Teamwork is just as vital as mechanical skills for J.F. Ahern's healthcare construction business.

Take away the dressing gown that ties in the back, and a mechanical contractor can start drawing a lot of parallels between the relationship with an engineer and the relationship with a physician.

Like P.E.s, M.D.s may:

  • keep you waiting for an answer;
  • talk more than listen;
  • never admit a mistake;
  • withhold information (for your own good);
  • and, above all, know a whole heck of lot more about it than you do.
And if you want a second opinion, well, as the old joke goes, you're crazy, too, just for asking. So there.

Then again, there may be a better way to work together - at least between contractor and engineer.

We visited J.F. Ahern Co., Fond du Lac, Wis., last summer when they were wrapping up the first phase of its part of a $49 million three-phase plan to expand and renovate St. Agnes Hospital, also located in Fond du Lac. Work included inpatient and outpatient facilities; a new 100,000-sq.-ft. diagnostic and treatment facility, and a new 150,000-sq.-ft., four-story tower housing emergency, surgical and intensive care units.

The $9 million mechanical project required more than 65,000 feet of plumbing pipe, 1,000 plumbing fixtures, 35,000 lineal feet of heating pipe, plus 45,000 feet of sprinkler pipe and 3,000 sprinkler heads.

The well-diversified mechanical contractor was well suited to provide a one-stop shop for the work needed. Ahern ranked 20th in PM's 2003 Pipe Trades Giant list, with $104 million in “pipe trades” volume, including $48.27 million in fire protection; $23.55 million in piping; and $7.06 million in plumbing revenue. And it's certainly a plus that the firm has been a long-term provider of mechanical work for the overall Agnesian HealthCare network.

While mechanical aptitude was a given, it was the attitude between Ahern and the engineering firm for the hospital job, Harwood Engineering Consultants, Milwaukee, that set the work apart.

“Healthcare construction represents the top of the mountain in terms of complexity of design,” says Patrick J. Geraghty, D.E., C.I.P.E., vice president of Harwood. Engineers and contractors need to factor in layers of mechanical systems, including medical gas, each in close proximity to the others, different codes and standards for different types of care within the facility, and the so-called “defend in place” strategies to protect immobile patients from fire without necessarily removing them.

“Also, hospitals represent businesses in which tens of millions of dollars are at stake,” Geraghty adds. “So there is tremendous pressure from getting a commitment to build to moving through the bricks-and-mortar stage to putting new patient care in place as quickly as possible - all without disrupting the patient care that may already be in place.”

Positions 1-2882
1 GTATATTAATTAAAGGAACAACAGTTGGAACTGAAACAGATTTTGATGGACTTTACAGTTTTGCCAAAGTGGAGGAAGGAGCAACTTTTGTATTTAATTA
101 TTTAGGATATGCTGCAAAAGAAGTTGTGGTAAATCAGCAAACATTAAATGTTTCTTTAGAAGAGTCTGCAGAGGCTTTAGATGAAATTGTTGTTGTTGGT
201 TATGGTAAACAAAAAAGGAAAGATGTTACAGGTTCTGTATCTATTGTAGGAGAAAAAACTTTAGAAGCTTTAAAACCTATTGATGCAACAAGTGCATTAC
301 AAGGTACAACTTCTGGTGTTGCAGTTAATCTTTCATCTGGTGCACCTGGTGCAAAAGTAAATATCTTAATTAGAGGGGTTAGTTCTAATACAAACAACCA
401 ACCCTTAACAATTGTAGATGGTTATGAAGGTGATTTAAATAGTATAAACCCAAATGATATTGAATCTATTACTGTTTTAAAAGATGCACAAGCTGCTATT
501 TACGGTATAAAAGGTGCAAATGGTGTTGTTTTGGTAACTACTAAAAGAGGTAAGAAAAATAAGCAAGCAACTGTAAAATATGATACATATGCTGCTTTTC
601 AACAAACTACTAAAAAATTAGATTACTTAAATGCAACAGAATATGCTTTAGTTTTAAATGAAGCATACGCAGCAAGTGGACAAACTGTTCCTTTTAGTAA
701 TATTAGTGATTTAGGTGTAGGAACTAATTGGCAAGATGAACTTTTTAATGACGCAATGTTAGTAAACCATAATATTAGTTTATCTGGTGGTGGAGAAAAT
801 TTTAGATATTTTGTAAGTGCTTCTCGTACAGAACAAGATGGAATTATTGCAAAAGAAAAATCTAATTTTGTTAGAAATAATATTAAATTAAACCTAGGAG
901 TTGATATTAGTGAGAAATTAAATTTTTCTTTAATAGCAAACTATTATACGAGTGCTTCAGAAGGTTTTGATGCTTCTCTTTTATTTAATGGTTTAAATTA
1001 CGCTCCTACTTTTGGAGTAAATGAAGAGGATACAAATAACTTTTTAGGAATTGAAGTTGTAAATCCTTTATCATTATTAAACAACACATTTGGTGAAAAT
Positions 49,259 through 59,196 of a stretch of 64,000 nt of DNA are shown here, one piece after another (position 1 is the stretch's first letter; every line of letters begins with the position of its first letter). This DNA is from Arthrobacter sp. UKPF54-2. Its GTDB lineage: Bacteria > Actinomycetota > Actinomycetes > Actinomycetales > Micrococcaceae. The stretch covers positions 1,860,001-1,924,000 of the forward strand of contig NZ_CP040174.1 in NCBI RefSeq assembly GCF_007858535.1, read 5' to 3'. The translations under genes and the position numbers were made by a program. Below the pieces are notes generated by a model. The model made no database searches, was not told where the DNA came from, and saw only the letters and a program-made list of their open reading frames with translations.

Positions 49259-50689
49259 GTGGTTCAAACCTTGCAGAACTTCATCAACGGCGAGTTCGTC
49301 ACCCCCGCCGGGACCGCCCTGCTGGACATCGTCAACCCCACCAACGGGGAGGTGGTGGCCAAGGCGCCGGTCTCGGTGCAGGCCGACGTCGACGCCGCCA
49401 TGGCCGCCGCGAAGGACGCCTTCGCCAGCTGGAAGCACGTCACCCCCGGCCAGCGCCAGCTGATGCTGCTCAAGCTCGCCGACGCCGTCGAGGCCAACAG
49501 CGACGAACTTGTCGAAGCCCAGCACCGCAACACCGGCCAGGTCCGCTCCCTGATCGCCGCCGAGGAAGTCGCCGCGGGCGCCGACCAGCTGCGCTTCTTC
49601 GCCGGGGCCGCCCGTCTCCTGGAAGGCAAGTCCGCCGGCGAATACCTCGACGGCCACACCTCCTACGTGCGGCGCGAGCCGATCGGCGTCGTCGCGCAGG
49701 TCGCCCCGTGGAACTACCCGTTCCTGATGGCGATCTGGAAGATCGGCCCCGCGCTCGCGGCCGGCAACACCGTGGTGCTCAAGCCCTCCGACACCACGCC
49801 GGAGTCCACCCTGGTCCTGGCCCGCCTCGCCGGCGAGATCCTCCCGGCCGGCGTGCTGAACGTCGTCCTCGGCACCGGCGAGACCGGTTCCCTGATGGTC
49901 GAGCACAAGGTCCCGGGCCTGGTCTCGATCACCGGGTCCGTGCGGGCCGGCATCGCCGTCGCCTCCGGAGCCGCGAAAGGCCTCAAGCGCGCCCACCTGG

That's a tall order in the case of St. Agnes. Essentially two floors were being added, with the early work built over the ambulance entrance, which meant the whole emergency room had to be temporarily re-located on the opposite side of the building. In addition, the four-story tower we mentioned earlier had to be constructed over an old steam tunnel that supplied an entirely different wing of the hospital. That's just to name a couple of the complications that were status quo.

Together Ahern and Harwood used a “design assist” approach to the project, which, ultimately, wrapped up the first phase a month ahead of schedule.

“We want to create a long-term relationship of trust among the engineer, contractor and owner,” Geraghty explains. “The foundation of this relationship is clear and concise communication throughout the design and construction phase.”

The result is a collaborative decision-making process that pools together resources and talents of all team members involved, ensuring a cost-effective project while maintaining the highest level of quality, and, ultimately, exceeding the owner's expectations.

“Without this approach, we could have spent a lot of time administering a contract instead of building a job,” says John D. Ransom Jr., P.E., Ahern's plumbing department manager. “That's a big difference.”

Gone, as a result, are the animosity and competition for knowing what to do in a traditional bid-and-spec relationship.

“In the old model, an engineer would develop a design that essentially the whole marketplace could read into,” Geraghty explains. “You wouldn't know which contractor would ultimately be selected, even though you may have known which contractor would have been the best pick.”

Above all, the traditional way meant an us vs. them approach with no questions asked. Of course, there were plenty of questions, and the real difficulty didn't come from the work as much as the paperwork to get the real work done right. And from a customer service standpoint, the low-bid contractor didn't have much of an incentive to ensure the construction got done differently than on the engineer's drawings.

New Prescription

With the design assist approach, both engineer and contractor work on the preliminary engineering and design stages and develop a guaranteed maximum price budget based on conceptual drawings.

“From that point, it's up to both Ahern and Harwood to figure out how we can deliver the most value for that amount of money and meet, of course, all the conditions that the customer has set,” Ransom adds.

We certainly don't want to portray this type of approach as an informal, make-it-up-as-we go process. Far from it. We are, after all, talking about engineers and contractors, reputations and millions of dollars at stake. However, there is often more than one way to perform the work, and the key to the process is an ability to bounce ideas off each other and for both parties to be open to suggestions.